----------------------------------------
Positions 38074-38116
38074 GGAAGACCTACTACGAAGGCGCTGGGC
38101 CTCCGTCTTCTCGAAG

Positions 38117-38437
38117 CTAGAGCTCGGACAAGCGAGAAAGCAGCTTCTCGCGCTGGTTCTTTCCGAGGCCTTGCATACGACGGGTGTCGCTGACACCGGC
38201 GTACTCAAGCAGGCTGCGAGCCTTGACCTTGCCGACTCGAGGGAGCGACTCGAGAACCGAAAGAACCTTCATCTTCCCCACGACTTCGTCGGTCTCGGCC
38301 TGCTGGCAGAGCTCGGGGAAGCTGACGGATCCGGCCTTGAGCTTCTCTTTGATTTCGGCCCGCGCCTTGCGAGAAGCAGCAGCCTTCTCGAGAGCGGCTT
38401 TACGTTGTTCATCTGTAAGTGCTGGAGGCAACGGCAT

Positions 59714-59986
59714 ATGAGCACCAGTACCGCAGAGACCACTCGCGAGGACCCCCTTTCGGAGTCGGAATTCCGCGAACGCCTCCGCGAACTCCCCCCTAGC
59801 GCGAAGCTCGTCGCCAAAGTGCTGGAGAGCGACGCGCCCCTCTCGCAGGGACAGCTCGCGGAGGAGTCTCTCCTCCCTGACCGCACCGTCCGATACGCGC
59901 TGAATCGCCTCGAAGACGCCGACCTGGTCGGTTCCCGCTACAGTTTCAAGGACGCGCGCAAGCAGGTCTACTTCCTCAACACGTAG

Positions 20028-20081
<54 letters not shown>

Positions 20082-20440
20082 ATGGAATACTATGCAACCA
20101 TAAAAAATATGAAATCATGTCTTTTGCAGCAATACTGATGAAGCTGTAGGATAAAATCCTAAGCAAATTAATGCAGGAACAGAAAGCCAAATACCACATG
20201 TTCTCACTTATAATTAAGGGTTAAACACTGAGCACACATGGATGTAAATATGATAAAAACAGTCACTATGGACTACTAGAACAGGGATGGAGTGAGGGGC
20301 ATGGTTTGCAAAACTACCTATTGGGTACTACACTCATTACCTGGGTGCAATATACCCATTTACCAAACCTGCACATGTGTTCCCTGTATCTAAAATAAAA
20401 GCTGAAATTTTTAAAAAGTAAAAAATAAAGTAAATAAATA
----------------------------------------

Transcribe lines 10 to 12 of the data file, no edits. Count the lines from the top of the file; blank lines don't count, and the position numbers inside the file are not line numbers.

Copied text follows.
59714 ATGAGCACCAGTACCGCAGAGACCACTCGCGAGGACCCCCTTTCGGAGTCGGAATTCCGCGAACGCCTCCGCGAACTCCCCCCTAGC
59801 GCGAAGCTCGTCGCCAAAGTGCTGGAGAGCGACGCGCCCCTCTCGCAGGGACAGCTCGCGGAGGAGTCTCTCCTCCCTGACCGCACCGTCCGATACGCGC
59901 TGAATCGCCTCGAAGACGCCGACCTGGTCGGTTCCCGCTACAGTTTCAAGGACGCGCGCAAGCAGGTCTACTTCCTCAACACGTAG